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Editorial |

Red Hair, Light Skin, and UV-Independent Risk for Melanoma Development in Humans

Elisabeth M. Roider, MD1; David E. Fisher, MD, PhD1
[+] Author Affiliations
1Department of Dermatology, Cutaneous Biology Research Center, Massachusetts General Hospital, Harvard Medical School, Charlestown, Massachusetts
JAMA Dermatol. 2016;152(7):751-753. doi:10.1001/jamadermatol.2016.0524.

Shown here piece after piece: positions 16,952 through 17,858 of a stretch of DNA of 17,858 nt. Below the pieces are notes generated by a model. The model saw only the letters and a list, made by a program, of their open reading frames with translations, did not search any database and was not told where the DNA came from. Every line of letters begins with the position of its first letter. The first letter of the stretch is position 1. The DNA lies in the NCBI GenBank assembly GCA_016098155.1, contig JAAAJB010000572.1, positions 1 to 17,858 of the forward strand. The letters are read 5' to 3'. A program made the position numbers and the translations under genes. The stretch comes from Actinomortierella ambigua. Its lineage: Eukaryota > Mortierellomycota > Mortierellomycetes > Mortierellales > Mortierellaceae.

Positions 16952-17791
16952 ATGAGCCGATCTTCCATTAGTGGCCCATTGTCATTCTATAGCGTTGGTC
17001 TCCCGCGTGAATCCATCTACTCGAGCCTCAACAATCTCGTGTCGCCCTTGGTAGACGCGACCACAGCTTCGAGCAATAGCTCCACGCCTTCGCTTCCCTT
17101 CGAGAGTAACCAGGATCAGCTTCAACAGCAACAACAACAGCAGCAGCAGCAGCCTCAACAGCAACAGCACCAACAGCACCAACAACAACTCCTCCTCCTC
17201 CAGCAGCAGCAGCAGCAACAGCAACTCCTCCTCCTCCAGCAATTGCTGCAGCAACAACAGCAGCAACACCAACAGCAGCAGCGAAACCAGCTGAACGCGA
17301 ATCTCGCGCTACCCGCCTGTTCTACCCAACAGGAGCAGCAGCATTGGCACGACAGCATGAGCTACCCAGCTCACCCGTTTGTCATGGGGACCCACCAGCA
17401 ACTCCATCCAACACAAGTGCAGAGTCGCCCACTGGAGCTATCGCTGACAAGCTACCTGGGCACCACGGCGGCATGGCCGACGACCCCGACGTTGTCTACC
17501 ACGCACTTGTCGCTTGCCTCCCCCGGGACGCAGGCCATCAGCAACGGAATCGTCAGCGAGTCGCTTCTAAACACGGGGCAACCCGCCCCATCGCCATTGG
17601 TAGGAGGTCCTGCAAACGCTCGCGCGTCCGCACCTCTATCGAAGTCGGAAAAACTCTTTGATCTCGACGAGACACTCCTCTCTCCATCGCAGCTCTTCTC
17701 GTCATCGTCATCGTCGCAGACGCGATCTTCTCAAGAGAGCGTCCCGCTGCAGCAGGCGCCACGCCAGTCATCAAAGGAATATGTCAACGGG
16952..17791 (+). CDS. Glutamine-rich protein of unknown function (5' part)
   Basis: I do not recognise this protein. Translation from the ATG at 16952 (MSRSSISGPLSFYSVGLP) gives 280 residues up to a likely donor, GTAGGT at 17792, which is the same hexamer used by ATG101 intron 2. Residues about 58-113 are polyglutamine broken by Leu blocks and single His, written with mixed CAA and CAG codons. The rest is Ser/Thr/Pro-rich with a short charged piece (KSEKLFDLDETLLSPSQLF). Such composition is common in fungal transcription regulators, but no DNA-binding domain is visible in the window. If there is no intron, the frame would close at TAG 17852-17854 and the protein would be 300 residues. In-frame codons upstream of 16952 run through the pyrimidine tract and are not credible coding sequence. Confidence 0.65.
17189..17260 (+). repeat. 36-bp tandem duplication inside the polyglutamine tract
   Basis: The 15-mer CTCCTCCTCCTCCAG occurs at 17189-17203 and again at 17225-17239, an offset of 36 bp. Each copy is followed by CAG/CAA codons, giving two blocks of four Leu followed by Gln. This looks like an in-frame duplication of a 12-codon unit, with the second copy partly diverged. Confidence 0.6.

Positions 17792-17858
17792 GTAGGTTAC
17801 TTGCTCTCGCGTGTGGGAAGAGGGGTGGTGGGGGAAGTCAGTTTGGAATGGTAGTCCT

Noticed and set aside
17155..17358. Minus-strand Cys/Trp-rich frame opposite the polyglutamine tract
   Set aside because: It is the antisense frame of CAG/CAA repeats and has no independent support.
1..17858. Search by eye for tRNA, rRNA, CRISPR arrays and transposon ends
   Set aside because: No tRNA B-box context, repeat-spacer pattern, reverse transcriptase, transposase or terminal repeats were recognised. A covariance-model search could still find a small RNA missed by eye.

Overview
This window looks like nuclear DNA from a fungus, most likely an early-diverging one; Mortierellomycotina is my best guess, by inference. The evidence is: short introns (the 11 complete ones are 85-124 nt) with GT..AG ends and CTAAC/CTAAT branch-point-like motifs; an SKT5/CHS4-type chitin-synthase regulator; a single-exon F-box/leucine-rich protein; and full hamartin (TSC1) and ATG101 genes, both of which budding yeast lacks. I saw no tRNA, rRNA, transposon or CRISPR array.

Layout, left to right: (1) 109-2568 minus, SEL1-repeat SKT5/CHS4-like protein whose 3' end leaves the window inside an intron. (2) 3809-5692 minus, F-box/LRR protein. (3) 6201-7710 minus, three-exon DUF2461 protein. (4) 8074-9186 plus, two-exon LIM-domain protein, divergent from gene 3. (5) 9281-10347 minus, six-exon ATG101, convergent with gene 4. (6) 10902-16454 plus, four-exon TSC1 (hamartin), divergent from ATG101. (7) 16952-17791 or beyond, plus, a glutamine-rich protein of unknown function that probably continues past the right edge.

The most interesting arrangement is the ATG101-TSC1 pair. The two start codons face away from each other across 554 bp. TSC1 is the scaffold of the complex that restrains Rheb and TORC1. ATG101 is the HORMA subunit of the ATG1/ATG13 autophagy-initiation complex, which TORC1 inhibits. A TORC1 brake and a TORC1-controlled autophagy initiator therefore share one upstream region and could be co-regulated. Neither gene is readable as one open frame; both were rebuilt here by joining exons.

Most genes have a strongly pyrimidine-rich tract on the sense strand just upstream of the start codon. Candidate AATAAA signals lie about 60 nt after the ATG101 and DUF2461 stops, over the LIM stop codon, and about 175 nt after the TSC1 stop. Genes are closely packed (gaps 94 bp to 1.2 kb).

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A key gene that regulates pigmentation in humans is the melanocortin-1-receptor gene (MC1R; OMIM 155555), which encodes a 7-transmembrane G-protein–coupled receptor that regulates adenosine 3′, 5′ cyclic monophosphate (cAMP) levels in melanocytes. MC1R is activated by melanocyte stimulating hormone (MSH), which is secreted by UV-irradiated keratinocytes in the “tanning” response.1MC1R loss of function is one means of generating light skin that likely facilitates vitamin D biosynthesis. This plausibly provided an evolutionary selective advantage in preventing lethal vitamin D deficiency at high latitudes. Negative selective pressure may have arisen at low latitudes (higher UV intensity) owing to photolysis of vital factors such as folate or potentially increased skin cancer risk in lightly pigmented individuals.

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